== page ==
British Prime Minister David Cameron has provoked criticism after announcing his plans to help Muslim women learn to speak English fluently, while simultaneously warning they could be deported if their language skills do not improve.
Cameron announced a £20 million (about $28.5 million) fund for language classes to help teach 22 percent (190,000) of Muslim women in England who speak little or no English.
Classes are planned to take place in homes, schools and community centers with travel and childcare costs provided as to encourage maximum participation.
The tests will apply to spouses who have been living in Britain for over two years. However, rights to stay in the UK can be revoked and families could be broken up and mothers can be deported back to their country of origin if they fail the mandatory English language test.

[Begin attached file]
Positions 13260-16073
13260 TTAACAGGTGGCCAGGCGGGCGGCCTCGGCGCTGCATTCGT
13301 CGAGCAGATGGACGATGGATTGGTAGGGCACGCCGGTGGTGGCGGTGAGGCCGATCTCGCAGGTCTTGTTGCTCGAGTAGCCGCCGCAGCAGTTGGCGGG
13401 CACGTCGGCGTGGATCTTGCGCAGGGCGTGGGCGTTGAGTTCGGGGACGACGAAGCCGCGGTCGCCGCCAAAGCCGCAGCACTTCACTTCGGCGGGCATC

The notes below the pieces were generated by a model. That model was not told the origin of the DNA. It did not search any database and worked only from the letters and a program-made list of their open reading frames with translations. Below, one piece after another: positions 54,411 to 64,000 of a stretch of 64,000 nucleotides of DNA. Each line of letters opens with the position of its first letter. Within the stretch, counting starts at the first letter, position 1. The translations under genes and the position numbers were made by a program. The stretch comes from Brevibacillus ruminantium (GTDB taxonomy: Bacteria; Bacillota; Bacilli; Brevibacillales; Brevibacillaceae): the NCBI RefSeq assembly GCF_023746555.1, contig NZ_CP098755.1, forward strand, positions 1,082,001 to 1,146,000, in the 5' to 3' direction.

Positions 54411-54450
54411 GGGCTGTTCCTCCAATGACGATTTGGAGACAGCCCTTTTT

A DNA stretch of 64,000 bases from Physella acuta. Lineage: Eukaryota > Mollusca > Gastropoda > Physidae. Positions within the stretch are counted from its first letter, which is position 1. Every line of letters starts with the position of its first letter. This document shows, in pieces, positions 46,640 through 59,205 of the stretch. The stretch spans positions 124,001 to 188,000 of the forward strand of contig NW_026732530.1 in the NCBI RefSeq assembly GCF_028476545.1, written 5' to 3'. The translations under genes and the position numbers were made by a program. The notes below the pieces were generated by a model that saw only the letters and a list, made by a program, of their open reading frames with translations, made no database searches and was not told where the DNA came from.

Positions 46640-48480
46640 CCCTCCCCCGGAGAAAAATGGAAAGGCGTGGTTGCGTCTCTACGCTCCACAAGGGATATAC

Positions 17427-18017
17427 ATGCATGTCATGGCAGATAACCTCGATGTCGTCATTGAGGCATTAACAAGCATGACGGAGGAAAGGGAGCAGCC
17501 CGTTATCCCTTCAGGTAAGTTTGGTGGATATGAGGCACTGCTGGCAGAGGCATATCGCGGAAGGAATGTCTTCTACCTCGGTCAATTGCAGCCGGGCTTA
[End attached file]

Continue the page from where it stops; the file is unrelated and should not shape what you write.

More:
"You can't guarantee you will be able to stay if you are not improving your language," said Cameron in an interview with BBC radio. "People coming to our country, they have responsibilities too."
Cameron said that a lack of language skills could make Muslims in Britain more vulnerable to messages of extremist groups.
"I am not saying there is some sort of causal connection between not speaking English and becoming an extremist, of course not," he said, "But if you are not able to speak English, not able to integrate, you may find therefore you have challenges understanding what your identity is and therefore you could be more susceptible to the extremist message."
Naturally, his comments drew criticism from Muslim groups and opposition parties accused him of "disgraceful stereotyping."
Lady Warsi, the first female Muslim cabinet minister, welcomed the new money for language teaching, but said, "This lazy and misguided linking, and what I saw once again as stereotyping of British Muslim communities, I felt took away from what was a positive announcement."